This study first assessed workers' inhalatory and dermal exposures to polycyclic aromatic hydrocarbons (PAHs) contained in oil mists. Then, their resultant lung cancer and skin cancer risks were estimated. Finally, control strategies were initiated from the health-risk management aspect. All threading workers in a fastener manufacturing plant were included. 16 inhalatory and 88 dermal PAH exposure samples were collected. Results show that the inhalatory gas phase total PAH exposure level (8.60 × 104 ng/m3) was much higher than that of particle phase (2.30 × 103 ng/m3). Workers' mean inhalatory exposure level (8.83 × 104 ng/m3) was lower, but its corresponding 1-sided upper 95% confidence level (UCL1,95% =1.02 × 105 ng/m3) was higher than the time-weighted average permissible exposure level (PEL-TWA) regulated in Taiwan for PAHs (1.00 × 105 ng/m3). The mean whole body total PAHs dermal exposure levels was 5.44 × 106 ng/day and the top five exposed surface areas were lower arm, hand, upper arm, neck, and head/front. The estimated lifetime skin cancer risk (9.72 × 10- 3) was lower than that of lung cancer risk (1.64 × 10- 2), but both were higher than the significant risk level (10- 3) defined by the US Supreme Court in 1980. The installation of a local exhaust ventilation system at the threading machine should be considered as the first priority measurement because both lung and skin cancer risks can be reduced simultaneously. If the personal protection equipment would be adopted in the future, both respiratory protection equipment and protective clothing should be used simultaneously.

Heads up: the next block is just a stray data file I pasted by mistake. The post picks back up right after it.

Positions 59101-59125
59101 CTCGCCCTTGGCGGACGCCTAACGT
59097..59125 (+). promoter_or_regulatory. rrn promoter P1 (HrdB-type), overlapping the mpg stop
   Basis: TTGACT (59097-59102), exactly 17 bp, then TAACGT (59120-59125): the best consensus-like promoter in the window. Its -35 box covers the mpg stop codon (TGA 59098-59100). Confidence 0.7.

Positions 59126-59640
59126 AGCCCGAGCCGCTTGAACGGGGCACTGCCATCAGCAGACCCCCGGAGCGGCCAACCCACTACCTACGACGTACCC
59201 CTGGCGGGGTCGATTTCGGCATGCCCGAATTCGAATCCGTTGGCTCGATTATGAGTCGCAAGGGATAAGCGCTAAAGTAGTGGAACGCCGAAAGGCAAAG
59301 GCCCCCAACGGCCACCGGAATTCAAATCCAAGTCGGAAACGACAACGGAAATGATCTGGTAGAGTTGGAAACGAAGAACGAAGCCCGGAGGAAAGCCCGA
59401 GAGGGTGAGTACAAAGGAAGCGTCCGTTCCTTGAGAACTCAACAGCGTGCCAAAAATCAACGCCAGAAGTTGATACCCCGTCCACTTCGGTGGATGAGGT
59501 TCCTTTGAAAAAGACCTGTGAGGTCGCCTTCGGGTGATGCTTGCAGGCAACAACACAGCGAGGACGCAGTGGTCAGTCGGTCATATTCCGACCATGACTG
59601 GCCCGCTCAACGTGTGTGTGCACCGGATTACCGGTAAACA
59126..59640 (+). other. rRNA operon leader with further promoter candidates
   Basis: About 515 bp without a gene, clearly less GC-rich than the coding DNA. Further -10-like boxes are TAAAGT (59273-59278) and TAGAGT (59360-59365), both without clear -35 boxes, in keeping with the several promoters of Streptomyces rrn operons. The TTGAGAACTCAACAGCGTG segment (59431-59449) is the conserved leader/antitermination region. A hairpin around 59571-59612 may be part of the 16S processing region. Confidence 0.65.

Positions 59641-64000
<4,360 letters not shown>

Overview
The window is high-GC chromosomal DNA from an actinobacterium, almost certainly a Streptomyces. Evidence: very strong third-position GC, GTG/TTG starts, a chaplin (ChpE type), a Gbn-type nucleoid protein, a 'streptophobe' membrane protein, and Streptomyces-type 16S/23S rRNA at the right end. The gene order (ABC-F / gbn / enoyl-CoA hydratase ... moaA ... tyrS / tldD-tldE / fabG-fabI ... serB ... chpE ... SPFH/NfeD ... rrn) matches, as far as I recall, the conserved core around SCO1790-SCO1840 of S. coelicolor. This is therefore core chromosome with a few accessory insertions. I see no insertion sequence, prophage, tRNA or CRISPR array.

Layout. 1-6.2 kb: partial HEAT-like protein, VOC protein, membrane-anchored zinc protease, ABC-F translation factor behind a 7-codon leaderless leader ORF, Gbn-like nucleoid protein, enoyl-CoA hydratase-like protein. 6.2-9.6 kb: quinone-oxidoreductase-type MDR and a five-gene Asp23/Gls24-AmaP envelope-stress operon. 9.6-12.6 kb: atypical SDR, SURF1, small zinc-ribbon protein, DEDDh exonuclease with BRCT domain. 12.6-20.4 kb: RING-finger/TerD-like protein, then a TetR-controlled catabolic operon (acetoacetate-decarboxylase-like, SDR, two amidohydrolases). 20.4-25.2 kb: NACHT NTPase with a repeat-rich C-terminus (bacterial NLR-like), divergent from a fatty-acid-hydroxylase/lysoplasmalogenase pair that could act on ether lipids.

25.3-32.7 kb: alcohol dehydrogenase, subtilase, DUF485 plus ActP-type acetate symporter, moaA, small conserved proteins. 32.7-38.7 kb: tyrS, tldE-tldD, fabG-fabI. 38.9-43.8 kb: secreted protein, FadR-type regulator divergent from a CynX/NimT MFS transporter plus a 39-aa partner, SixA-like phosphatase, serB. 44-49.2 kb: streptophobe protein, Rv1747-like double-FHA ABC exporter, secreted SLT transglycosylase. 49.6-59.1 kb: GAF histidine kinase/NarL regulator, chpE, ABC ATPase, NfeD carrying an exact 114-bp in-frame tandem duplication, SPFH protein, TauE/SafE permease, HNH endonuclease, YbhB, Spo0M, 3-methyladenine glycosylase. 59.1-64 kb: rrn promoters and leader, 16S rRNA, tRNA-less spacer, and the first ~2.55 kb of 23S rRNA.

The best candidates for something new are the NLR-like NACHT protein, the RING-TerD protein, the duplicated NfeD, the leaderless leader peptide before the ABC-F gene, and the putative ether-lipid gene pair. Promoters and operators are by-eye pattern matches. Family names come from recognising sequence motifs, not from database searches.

All Science Journal Classification (ASJC) codes
- Environmental Science(all)